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  • Jerome Kocher

83. Uzbekistan's Light Show



I bought a beautiful watercolor in Uzbekistan showing a caravanserai overnighting half way between its two iconic cities of Samarkand and Bukhara. They were at the epicenter of the Silk Road. The original route starts in China and ends in Istanbul at the Grand Bazaar. But Marco Polo may differ with me upon his return to Italy with silk and maybe pasta from the Far East. I have journeyed the middle section of Central Asia and the Caucasus. It's a network of routes, not just one interstate like Highway 80 across the U.S. In the ancient world it may have been a prototype for the first world wide web of commerce and communication. Merchants would not necessarily go the whole route but maybe travel half way to Samarkand or Bukhara in Uzbekistan and do business with their counterparts from the other half.




The architecture of mosques, madrasas and mausoleums is stunning. Even Ghengis Khan legendarily bowed his head in awe. He said these human creations accomplished what no military could, his gesture of submission to something greater than he. They are characterized by the ever present geometric patterns in Islamic art since human representation or depiction of nature is not allowed.



One highlight was an extraordinary Light Show with these magnificent structures as background. It recounted the story of the Silk Road and an Islamic Renaissance giving credit to the genius of Avicenna and Averroes as well as to the seeds of culture planted by Alexander and his teacher, Aristotle. It went all the way to modern aviation and contemporary science. You were given the impression that if human evolution were a plant, then this was the green house which nourished it. The show catered to an international audience. Next to me was a couple visiting from Russia. We shook hands. That’s what ambassadors do.



The show gave a panorama of history. The “Light” became animated as figures emerged from these ancient walls. Persian Zoroastrianism was at home here. Alexander the Great brought Hellenic cuture this far. Later Islamic expansion exploded upon the scene with the Golden Age of Islam, a scientific, economic and cultural renaissance from the 8th to the 13th century. The development of Al-gebra, Analytic Geometry, the invention of the “0” (zero placeholder) and advanced medicine took over from where the Greeks ended. It made me feel like I was at the center of creation, if not the world. But that’s what good storytelling should do. Don't forget that we use the Arabic numeral system in the West, you know, 1 through 9 with the magic 0. Nobody uses Roman numerals to calculate their Amazon packages. Except the Super Bowl!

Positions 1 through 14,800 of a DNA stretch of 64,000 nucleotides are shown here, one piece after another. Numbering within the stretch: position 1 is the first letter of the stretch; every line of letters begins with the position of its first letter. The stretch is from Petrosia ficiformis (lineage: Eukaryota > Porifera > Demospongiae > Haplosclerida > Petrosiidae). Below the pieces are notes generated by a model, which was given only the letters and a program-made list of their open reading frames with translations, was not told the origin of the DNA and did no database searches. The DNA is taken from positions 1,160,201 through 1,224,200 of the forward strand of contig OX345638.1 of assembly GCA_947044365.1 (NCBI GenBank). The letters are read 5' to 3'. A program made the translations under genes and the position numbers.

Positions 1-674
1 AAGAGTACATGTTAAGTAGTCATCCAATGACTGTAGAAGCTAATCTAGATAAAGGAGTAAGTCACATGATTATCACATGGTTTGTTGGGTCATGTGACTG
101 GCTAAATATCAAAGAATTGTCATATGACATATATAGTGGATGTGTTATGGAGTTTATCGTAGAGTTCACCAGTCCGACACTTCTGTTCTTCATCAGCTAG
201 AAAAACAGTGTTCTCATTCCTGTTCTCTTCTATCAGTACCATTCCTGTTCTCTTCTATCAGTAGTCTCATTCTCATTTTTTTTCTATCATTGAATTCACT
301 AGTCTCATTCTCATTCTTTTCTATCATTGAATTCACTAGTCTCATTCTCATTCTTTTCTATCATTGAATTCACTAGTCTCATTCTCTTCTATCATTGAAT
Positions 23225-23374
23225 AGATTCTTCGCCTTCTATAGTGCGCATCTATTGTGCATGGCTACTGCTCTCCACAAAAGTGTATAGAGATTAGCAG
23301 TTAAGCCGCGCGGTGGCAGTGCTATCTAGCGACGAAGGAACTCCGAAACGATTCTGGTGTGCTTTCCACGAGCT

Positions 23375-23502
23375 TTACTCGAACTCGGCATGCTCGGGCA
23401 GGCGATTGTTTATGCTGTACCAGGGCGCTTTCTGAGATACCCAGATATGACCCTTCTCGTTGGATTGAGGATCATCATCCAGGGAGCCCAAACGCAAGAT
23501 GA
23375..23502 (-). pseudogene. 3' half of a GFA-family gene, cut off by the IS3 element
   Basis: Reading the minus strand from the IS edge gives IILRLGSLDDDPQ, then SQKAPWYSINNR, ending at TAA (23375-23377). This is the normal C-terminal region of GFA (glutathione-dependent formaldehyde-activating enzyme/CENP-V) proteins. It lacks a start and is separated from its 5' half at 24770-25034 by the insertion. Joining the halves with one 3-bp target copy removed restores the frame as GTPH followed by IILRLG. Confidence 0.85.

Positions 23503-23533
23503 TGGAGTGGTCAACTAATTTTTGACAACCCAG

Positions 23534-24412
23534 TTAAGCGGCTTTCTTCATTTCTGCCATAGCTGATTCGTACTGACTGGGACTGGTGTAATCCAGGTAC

Believe it or not, an entourage of black security vehicles with the Prime Minister of Malaysia pulled up behind us before the show and whisked him into a special viewing area. This show was actually planned for him, a diplomatic gesture of Uzbekistan showing off its cultural heritage. Being an open air venue, the rest of us, by the thousands, were also welcome. And we loved it. 



The Prime Minister had actually been following me since he was in one of the other “stan” countries when I was there. Here Malaysian flags lined the street by day as a welcome. At first I was puzzled because they looked like the US Stars and Stripes. They were, except there was no blue field of stars, instead a crescent moon and sun. Imitation may be the highest form of flattery. Thank you Malaysia for inviting us to your Light Show, and you’re welcome for borrowing our flag!


Here the Silk Road met High Tech. And it was a Feast for the Eyes. But massive monuments were not the only public artwork. Playful statuary was tucked into street corners.



Two characters enjoy a laugh midst all the serious surroundings. And a famous storyteller on his donkey keeps the people honest. Thank God for playfulness! Below two women steal the show at the madrasa. And I share a moment at the local mosque.





Being ancient doesn't mean you can't be young at heart. A smile is universal across time.

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